Ernest Edward Newbrook

King's Shropshire Light Infantry

Personal Details

Born: 18 March 1893 in Whitchurch, Shropshire.

Family: He was the second of five children born to Edward Newbrook, a labourer, and his wife Catherine, nee Salmon. Ernest was a bachelor.

Residence: In 1901 his family were living at 7 Smallbrook Buildings, Whitchurch, the address given for him on the 1919 Absent Voters` List. By 1911 Ernest was working at Moss Farm, Whitchurch, this continued to be his home until at least 1939. An address of 21 Bath Street, Whitchurch was given for him at the time of his death.

Employment: In his early life he was an agricultural labourer but latterly he worked as a council road man. Sadly he collapsed and died on Tarporley Road whilst working (from his obituary in Whitchurch Herald , March 1962).

Died: In 1962 in Whitchurch, Shropshire, aged 68, and buried on 10 March the same year in Whitchurch cemetery.

Military Details

Regiment: King’s Shropshire Light Infantry 

Rank: Private

Service Number: 14617

Date of Enlistment: Prior to 28 September 1915

Date of Discharge: 27 March 1918

Reason for Discharge: Demobilisation

Medals and Awards

Ernest was awarded the Campaign Medals (1915 Star, British War Medal, and Victory Medal)

Campaign Medals

Great War History Hub Whitchurch Shropshire Medals Front Image

The 1914 Star (also known as 'Pip') was authorised under Special Army Order no. 350 in November 1917 and by an Admiralty Fleet Order in 1918, for award to officers and men of the British and Indian Expeditionary Forces who served in France or Belgium between 5 August and midnight of 22–23 November 1914. The former date is the day after Britain's declaration of war against the Central Powers, and the closing date marks the end of the First Battle of Ypres.

The 1914–15 Star (also known as 'Pip') was instituted in December 1918 and was awarded to officers and men of British and Imperial forces who served against the Central European Powers in any theatre of the Great War between 5 August 1914 and 31 December 1915. The period of eligibility was prior to the introduction of the Military Service Act 1916, which instituted conscription in Britain.

The British War Medal (also known as 'Squeak') was a silver or bronze medal awarded to officers and men of the British and Imperial Forces who either entered a theatre of war or entered service overseas between 5th August 1914 and 11th November 1918 inclusive. This was later extended to services in Russia, Siberia and some other areas in 1919 and 1920. Approximately 6.5 million British War Medals were issued. Approximately 6.4 million of these were the silver versions of this medal. Around 110,000 of a bronze version were issued mainly to Chinese, Maltese and Indian Labour Corps. The front (obv or obverse) of the medal depicts the head of George V. The recipient's service number, rank, name and unit was impressed on the rim.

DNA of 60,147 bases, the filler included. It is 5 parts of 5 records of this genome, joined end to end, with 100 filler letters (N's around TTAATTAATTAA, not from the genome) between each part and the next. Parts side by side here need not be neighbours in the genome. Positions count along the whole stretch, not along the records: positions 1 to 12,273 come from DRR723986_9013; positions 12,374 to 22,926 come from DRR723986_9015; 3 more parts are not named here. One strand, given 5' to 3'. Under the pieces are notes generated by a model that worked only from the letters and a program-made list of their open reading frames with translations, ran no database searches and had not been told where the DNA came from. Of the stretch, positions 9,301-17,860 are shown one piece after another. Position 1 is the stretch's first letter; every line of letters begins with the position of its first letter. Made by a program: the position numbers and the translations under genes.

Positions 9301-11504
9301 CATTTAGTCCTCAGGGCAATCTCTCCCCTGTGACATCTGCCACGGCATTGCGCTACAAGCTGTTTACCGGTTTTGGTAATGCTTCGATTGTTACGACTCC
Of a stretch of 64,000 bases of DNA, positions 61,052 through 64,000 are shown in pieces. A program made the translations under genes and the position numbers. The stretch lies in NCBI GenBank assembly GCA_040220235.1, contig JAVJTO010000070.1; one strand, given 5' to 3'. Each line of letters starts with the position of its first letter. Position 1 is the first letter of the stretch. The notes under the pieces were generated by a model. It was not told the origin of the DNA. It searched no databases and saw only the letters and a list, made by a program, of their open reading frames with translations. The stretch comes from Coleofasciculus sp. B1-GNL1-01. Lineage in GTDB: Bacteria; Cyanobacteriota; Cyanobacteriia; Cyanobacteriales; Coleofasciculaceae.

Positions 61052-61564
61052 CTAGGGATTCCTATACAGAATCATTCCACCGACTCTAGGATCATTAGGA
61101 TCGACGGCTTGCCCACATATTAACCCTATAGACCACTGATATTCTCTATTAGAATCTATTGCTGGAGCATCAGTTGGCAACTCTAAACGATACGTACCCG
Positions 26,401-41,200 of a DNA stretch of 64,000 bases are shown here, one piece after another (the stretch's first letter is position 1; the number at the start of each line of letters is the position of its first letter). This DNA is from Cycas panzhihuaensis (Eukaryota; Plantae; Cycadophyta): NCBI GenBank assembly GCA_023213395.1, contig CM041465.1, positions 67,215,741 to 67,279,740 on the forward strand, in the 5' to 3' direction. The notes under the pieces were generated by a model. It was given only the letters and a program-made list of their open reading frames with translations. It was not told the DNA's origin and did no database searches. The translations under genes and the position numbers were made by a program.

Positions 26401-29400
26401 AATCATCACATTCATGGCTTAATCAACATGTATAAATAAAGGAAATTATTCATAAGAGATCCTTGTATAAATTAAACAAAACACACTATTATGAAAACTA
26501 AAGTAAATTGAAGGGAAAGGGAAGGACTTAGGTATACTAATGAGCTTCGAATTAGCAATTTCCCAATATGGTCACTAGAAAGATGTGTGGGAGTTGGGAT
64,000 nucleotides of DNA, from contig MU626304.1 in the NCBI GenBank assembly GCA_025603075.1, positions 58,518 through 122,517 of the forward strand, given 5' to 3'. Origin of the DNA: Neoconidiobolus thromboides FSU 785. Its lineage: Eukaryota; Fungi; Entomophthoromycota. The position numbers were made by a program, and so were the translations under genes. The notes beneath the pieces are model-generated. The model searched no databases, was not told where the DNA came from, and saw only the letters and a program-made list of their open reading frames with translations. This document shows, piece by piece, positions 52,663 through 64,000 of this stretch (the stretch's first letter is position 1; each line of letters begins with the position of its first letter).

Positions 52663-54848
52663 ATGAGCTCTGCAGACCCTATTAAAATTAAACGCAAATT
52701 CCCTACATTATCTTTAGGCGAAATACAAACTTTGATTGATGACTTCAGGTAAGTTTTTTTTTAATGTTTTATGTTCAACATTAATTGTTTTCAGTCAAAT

The Allied Victory Medal (also known as 'Wilfred') was issued by each of the allies. It was decided that each of the allies should each issue their own bronze victory medal with a similar design, similar equivalent wording and identical ribbon. The British medal was designed by W. McMillan. The front depicts a winged classical figure representing victory. Approximately 5.7 million victory medals were issued. Interestingly, eligibility for this medal was more restrictive and not everyone who received the British War Medal ('Squeak') also received the Victory Medal ('Wilfred'). However, in general, all recipients of 'Wilfred' also received 'Squeak' and all recipients of The 1914 Star or The 1914/1915 Star (also known as 'Pip') also received both 'Squeak' and 'Wilfred'. The recipient's service number, rank, name and unit was impressed on the rim.


Ernest Edward Newbrook — 2 Comments

  1. If Ernest was born in 1893 was he the “Edwin” you say spent a spell in prison in 1905?

    • You have identified an error on our Great War site. The reference to the periods of imprisonment relate to a different man. Many thanks for drawing this to our attention; we will correct the site.
      Terry Fry
      Volunteer; Whitchurch Museum & Archives

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